Accession Number:

ADA416114

Title:

United in Fact? A Critical Analysis of Intent and Perception in the Application of American and British Army Doctrine

Descriptive Note:

Monograph rept.

Corporate Author:

ARMY COMMAND AND GENERAL STAFF COLL FORT LEAVENWORTH KS SCHOOL OF ADVANCED MILITARY STUDIES

Personal Author(s):

Report Date:

2003-01-01

Pagination or Media Count:

83.0

Abstract:

In the complex modern environment, the importance of doctrine to a single national service is obvious. In the opinion of the author, those closest of military allies, the United Kingdom and the United States, commonly believe their military doctrines to be fundamentally similar to each other. This observation is based upon his experience of fifteen years in the British Army and latterly two years spent as a student at the United States Command and General Staff College. This is not surprising, perhaps as, after all, they emerged from the same chrysalis the threat posed by numerically superior forces of the Soviet Union in Central Europe during the Cold War. Since then United States and United Kingdom forces have deployed together in high intensity conflict, on complicated peace enforcement and peace keeping operations and, of course, recently to Afghanistan and Iraq. This monograph asks whether perception of a common understanding of military doctrine really does exist in practice. Its relevance is fundamentally important to how the partners should view one anothers approach to future coalition operations. The primary research vehicle for this work was a survey conducted amongst American officers attending the US Army Command and General Staff College, Fort Leavenworth, and UK Army officers at their Joint Service Command and Staff College, Watchfield. The study examined the two armies respective approaches to some fundamental components of operational design, asking whether their perspectives betrayed physical or conceptual foundations. The responses to this survey were set against the intent of respective capstone doctrinal publications, both of which are entitled Operations. While confirming the nesting of British Army doctrinal intent and understanding the results of the survey sound an alarm bell for US Army operational doctrine.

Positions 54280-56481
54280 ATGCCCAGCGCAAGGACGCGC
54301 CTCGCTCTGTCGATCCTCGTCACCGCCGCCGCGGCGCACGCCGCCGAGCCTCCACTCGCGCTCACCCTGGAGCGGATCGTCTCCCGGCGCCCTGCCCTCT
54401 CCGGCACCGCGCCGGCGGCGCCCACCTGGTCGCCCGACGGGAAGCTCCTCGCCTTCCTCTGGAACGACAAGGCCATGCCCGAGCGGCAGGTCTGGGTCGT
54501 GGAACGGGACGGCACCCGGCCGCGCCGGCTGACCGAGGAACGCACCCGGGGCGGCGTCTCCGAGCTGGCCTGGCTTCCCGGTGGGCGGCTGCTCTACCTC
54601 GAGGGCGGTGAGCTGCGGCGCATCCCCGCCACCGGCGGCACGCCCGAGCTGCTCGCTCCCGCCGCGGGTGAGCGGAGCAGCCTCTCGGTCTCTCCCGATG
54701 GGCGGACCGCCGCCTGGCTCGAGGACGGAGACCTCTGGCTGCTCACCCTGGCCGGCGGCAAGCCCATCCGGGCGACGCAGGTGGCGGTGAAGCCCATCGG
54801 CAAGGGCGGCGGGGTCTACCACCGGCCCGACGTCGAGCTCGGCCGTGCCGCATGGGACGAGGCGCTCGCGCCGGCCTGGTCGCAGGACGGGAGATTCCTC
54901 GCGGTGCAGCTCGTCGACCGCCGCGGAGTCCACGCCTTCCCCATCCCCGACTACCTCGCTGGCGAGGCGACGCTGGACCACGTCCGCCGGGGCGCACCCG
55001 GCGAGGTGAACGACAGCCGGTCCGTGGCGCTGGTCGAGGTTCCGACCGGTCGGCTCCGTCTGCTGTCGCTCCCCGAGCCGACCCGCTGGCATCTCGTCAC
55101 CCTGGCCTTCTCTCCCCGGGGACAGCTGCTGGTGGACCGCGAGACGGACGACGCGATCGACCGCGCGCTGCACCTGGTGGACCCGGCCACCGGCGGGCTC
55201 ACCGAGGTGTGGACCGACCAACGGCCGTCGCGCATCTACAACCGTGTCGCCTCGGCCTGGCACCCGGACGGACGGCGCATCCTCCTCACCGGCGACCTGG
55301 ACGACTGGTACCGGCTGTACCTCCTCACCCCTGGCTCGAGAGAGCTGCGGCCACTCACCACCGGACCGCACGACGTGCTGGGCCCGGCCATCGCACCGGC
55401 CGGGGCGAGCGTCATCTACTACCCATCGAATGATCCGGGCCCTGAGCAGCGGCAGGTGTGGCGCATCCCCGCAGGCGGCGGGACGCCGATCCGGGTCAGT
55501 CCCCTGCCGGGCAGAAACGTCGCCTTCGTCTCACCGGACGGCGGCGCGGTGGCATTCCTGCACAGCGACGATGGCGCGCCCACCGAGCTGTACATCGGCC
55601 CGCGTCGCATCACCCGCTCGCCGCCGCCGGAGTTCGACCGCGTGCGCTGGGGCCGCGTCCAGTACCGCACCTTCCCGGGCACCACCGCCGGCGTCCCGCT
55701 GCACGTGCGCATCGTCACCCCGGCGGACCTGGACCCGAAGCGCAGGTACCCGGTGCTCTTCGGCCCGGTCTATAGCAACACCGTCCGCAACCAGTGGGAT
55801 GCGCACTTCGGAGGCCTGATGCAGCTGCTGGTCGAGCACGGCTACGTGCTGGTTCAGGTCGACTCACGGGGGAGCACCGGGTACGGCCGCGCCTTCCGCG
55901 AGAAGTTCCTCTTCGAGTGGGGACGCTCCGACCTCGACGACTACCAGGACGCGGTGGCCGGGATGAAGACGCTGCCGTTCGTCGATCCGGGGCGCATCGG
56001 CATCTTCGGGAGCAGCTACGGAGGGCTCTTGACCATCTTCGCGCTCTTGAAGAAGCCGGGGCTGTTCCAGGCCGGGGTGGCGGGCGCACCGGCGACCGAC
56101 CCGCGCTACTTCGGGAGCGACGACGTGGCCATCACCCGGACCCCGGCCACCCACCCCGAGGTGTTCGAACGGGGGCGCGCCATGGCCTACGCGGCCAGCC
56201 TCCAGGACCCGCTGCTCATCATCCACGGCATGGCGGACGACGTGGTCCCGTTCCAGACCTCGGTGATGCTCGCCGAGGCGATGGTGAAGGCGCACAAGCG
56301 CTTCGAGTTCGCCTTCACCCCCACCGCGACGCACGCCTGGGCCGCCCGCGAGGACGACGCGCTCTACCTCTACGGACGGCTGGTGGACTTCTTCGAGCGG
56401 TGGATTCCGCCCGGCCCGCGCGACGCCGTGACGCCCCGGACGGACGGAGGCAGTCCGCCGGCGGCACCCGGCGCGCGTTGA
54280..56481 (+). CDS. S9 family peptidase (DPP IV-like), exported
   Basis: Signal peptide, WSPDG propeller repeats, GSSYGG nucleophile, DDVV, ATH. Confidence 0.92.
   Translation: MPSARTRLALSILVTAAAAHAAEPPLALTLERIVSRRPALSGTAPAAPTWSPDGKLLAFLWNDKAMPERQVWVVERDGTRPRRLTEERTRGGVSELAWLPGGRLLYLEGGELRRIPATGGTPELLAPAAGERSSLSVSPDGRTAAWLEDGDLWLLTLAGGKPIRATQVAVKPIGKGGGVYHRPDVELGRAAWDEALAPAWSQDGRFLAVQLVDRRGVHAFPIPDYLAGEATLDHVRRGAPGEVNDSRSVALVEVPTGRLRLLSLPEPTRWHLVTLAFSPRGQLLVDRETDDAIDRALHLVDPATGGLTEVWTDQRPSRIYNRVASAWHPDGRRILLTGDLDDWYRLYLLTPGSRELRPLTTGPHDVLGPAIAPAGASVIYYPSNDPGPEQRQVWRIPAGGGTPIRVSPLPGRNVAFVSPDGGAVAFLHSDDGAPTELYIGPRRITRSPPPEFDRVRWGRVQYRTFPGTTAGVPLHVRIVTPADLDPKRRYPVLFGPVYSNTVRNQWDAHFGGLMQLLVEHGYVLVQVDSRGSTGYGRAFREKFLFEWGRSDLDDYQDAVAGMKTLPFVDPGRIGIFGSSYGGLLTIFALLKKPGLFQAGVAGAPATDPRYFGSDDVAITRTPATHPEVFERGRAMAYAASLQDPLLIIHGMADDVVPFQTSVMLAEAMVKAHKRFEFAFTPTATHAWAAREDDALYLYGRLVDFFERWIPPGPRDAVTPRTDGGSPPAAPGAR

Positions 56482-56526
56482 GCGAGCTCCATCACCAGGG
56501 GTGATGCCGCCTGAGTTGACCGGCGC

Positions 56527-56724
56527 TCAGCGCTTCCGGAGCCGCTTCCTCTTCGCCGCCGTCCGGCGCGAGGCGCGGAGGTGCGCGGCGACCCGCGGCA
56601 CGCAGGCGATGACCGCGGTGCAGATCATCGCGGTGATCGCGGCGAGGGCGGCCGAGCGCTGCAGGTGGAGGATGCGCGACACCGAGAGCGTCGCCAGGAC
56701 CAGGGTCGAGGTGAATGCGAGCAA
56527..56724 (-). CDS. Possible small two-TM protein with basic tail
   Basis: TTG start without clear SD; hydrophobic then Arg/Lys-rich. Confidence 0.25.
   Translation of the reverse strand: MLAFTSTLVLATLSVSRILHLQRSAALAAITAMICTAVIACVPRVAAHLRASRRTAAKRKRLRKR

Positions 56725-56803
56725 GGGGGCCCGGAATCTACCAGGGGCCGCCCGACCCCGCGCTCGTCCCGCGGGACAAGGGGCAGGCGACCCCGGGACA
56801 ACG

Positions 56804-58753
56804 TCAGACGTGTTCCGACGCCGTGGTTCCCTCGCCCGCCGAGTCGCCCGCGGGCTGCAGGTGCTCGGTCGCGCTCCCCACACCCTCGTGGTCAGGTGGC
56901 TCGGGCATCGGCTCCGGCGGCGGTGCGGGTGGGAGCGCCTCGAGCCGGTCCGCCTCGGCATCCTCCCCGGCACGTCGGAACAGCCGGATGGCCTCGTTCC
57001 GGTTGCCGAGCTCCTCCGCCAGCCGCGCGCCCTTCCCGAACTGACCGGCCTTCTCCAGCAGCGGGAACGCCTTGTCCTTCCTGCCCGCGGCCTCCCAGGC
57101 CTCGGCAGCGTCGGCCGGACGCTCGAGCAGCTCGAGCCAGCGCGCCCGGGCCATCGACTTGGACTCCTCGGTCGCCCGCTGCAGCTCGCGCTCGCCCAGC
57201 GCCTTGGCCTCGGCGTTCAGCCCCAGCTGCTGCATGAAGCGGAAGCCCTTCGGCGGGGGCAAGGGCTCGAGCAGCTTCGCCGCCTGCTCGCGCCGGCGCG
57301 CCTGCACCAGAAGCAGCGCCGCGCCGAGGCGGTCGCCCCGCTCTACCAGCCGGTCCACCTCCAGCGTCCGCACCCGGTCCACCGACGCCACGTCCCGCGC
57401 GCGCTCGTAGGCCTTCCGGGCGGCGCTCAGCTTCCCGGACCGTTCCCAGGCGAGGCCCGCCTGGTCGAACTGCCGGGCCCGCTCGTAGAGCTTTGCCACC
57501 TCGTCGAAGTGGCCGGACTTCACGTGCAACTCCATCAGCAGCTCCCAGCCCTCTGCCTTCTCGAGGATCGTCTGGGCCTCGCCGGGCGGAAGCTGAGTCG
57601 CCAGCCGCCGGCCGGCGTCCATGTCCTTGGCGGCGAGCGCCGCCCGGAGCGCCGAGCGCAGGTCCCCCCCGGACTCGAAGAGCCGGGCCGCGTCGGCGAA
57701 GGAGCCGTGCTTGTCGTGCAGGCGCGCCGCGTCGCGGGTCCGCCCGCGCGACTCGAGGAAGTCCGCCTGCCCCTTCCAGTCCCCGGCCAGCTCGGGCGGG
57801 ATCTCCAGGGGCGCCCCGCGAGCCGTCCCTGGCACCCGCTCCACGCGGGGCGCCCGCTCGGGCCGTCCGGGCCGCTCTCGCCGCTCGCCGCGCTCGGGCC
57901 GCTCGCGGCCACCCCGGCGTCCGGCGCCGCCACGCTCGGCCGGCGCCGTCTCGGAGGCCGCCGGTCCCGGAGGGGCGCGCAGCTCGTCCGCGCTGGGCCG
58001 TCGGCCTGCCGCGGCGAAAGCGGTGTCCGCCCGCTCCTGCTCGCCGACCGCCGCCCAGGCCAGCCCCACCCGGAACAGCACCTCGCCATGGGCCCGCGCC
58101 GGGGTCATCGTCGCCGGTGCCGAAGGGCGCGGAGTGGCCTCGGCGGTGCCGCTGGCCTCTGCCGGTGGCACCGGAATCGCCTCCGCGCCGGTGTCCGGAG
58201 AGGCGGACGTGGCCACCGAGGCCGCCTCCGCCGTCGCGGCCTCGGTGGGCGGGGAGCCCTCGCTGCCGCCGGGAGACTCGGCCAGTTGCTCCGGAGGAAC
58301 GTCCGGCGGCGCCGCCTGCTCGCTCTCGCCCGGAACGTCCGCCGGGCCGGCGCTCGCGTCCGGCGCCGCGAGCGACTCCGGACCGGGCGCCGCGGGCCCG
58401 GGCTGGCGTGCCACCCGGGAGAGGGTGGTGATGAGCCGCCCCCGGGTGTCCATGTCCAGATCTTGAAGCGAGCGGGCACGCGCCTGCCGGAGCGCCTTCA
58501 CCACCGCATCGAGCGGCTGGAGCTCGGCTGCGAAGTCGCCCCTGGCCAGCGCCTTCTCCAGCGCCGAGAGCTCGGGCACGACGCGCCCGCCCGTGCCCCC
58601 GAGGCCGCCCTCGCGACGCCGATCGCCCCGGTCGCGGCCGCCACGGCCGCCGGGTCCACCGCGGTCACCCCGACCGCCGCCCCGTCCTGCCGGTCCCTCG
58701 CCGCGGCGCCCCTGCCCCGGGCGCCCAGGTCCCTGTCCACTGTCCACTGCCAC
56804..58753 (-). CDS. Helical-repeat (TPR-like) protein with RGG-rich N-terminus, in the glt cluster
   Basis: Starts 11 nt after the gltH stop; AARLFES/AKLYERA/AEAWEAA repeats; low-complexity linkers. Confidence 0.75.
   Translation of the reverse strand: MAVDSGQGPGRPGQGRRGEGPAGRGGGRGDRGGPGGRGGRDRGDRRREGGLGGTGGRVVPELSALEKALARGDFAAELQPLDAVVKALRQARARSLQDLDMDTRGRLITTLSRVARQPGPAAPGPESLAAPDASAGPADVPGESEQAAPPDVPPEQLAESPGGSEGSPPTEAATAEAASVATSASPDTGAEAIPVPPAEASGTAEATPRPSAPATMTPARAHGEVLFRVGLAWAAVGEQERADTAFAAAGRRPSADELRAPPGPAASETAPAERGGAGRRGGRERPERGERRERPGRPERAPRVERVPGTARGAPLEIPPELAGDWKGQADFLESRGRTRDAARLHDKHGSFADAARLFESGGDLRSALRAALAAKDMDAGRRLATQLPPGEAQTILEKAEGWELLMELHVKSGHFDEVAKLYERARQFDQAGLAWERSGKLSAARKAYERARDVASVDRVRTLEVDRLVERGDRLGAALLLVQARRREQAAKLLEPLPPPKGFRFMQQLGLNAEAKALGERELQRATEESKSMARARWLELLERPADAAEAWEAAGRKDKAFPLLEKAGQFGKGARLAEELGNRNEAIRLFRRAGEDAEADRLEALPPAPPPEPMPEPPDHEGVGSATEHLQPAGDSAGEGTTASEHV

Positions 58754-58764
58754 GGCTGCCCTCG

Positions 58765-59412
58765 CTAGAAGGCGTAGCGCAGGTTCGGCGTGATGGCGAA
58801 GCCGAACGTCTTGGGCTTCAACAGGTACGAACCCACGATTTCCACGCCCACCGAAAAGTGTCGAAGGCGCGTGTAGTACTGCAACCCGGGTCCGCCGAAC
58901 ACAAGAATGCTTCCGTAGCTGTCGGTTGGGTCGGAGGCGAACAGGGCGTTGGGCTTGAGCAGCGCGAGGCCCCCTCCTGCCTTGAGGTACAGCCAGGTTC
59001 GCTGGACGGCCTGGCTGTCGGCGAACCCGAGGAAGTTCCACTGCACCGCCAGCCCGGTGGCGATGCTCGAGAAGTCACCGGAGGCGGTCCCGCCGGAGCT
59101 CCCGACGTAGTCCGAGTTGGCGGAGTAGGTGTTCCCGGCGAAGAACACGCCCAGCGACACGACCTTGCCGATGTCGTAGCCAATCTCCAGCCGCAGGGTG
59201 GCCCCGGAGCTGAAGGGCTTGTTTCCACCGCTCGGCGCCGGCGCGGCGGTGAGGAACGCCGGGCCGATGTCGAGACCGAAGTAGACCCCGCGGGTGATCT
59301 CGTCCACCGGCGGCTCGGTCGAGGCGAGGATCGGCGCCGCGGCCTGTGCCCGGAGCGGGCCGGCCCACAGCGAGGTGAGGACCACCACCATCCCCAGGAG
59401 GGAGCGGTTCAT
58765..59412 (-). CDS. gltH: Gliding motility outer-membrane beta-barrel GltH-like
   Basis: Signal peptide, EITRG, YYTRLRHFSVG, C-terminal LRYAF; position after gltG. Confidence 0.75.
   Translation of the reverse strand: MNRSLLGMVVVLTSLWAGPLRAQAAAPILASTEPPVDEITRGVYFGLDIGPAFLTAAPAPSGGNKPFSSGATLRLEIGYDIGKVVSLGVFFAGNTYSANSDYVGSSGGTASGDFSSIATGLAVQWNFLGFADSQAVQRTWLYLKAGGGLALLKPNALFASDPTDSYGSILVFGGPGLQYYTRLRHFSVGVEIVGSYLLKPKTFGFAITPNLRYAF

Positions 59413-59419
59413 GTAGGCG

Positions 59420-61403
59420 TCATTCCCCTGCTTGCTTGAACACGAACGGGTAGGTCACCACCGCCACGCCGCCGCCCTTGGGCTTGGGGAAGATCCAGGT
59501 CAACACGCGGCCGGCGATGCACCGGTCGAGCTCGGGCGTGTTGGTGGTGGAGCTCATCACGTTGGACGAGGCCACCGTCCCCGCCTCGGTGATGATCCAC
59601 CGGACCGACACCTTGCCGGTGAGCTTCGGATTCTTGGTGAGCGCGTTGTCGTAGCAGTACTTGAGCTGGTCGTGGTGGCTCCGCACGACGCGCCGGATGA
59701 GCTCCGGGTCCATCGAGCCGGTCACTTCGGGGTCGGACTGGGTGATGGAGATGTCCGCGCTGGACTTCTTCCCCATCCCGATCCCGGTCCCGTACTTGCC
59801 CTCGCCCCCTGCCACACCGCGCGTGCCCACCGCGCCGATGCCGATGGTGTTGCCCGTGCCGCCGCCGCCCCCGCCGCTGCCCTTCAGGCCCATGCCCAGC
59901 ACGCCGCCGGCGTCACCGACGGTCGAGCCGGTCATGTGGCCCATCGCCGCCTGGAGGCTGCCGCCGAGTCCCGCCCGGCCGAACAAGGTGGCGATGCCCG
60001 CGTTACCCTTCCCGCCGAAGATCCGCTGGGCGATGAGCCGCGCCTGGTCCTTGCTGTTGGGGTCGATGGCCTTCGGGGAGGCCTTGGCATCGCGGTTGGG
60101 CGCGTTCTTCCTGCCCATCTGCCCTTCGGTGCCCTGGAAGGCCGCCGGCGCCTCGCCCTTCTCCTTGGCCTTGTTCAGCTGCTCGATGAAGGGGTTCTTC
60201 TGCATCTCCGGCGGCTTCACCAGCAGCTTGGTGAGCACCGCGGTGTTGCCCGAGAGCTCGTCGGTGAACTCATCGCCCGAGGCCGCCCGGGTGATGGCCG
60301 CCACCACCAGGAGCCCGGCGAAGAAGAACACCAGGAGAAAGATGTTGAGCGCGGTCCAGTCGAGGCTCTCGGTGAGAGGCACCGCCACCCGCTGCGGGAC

Subject Categories:

  • Military Forces and Organizations
  • Military Operations, Strategy and Tactics

Distribution Statement:

APPROVED FOR PUBLIC RELEASE